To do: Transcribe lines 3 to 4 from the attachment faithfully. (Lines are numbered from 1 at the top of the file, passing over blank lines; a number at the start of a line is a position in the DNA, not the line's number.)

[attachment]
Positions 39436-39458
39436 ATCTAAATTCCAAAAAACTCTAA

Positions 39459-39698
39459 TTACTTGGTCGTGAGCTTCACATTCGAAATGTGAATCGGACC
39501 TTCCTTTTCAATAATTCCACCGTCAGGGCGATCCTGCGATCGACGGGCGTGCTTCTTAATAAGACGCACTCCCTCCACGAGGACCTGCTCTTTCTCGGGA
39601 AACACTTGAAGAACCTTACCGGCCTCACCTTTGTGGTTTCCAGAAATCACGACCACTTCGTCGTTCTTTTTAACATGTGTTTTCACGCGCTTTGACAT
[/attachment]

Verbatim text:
Positions 39459-39698
39459 TTACTTGGTCGTGAGCTTCACATTCGAAATGTGAATCGGACC